Making digital information more accessible

Think for a moment about your typical day online.

You might review your checking account balance and then pay some bills. You might remember to send a gift directly to one person, and save a couple of items on your wish list. Then, you might check the weather for a planned cookout next weekend, and then scan the news headlines.

Most certainly, your job might require a couple of hours facing a screen each day. I’m a remote writer, so I spend my business hours sharing knowledge across the digital divide. My grown stepson owns his own handy man business and works on job sites. However, he recently purchased a tablet to keep records, send invoices, and prepare cost estimates.

Now, imagine those same online experiences—except now you’re blind. You can’t see anything on a screen and have to rely on adaptive technology to help you navigate the Internet. How you would feel about those experiences?

Here, Tommy Edison explains how he uses the computer, even though he’s blind:

Fortunately, the online experience for visually impaired people might not be as bad as you think. Print-disabled users get some benefits from broadband and digital telecommunications advances.

Of the 180 million people in the world who are blind or visually impaired, 77 million lived in the U.S. in 1997, according to data cited in  Theofanos and Redish (2005).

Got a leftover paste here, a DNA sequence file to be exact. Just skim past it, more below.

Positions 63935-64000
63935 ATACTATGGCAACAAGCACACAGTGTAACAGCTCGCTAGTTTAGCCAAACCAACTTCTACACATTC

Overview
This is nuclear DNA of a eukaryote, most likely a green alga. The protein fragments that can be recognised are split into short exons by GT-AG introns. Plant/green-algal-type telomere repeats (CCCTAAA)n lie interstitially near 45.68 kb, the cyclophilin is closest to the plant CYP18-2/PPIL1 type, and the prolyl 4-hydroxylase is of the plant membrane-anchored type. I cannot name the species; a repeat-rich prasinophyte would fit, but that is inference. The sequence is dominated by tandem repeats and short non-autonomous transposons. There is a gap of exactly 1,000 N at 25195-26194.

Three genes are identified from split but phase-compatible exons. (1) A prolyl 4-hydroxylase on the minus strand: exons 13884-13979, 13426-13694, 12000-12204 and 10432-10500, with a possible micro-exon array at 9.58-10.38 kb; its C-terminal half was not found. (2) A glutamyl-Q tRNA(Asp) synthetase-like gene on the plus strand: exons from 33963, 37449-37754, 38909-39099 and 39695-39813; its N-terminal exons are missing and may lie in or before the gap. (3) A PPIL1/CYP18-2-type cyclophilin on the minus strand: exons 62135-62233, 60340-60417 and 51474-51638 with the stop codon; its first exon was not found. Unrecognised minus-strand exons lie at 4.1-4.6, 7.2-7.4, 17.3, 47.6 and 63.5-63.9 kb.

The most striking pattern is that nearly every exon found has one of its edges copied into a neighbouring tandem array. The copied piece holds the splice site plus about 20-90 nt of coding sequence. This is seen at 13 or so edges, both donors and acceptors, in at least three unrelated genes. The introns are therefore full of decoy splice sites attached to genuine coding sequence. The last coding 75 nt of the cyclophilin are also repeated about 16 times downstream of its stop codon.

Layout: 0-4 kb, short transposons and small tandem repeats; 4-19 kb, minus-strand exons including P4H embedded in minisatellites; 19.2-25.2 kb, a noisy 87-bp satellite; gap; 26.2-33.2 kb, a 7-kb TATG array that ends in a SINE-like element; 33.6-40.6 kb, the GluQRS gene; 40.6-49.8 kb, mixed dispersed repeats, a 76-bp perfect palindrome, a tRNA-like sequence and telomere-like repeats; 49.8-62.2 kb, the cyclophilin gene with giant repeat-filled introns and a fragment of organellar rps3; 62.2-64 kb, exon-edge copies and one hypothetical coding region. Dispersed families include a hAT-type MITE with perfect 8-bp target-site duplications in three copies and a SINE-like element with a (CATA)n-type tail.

The accessibility legal basics

According to Lazar and Hochheiser (2013), information design professionals should be familiar with the four major laws that define the U.S. accessibility standards:

  • Section 504 of the Rehabilitation Act (1973)—Entities that get federal funding cannot discriminate against disabled people, and this law often gets mentions in court actions initiated by lawyers.
  • Section 508 of the Rehabilitation Act (1998)—This law requires federal agencies to make their public Web spaces accessible to everyone.
  • Americans with Disabilities Act (1990)—Initially designed to ensure that public facilities were made available to people with disabilities, this law has since been expanded to include Web sites following civil action following civil action by large associations representing disabled persons against major retailers, among other industries, according to As Lazar and Hochheiser (p. 78). As a result, major companies have adopted ADA-friendly practices.
  • 21st Century Communications and Video Accessibility Act (2010)—This law requires mobile devices to be more accessible, and it created an agency to coordinate these regulations.

“Everyone benefits”

As Lazar and Hochheiser (2013) noted, accessible design leads to innovative changes that a broader audience can enjoy. Plus, it’s good business. “Apple’s iOS (iPhone and iPad) operating systems include many novel accessibility features, including speech recognition, screen reading, and support for gesturing by people who might be unable to see or use a touchscreen” (p. 76).

If IT complains about time and cost, “retrofitting” existing systems for the new accessibility standards may only add up to 3% to the development cost (Wentz & Lazar, as cited in Lazar & Hochheiser, p. 80).

Here’s an introduction the JAWS screen reader, the most common tool used by the visually impaired to access Internet content: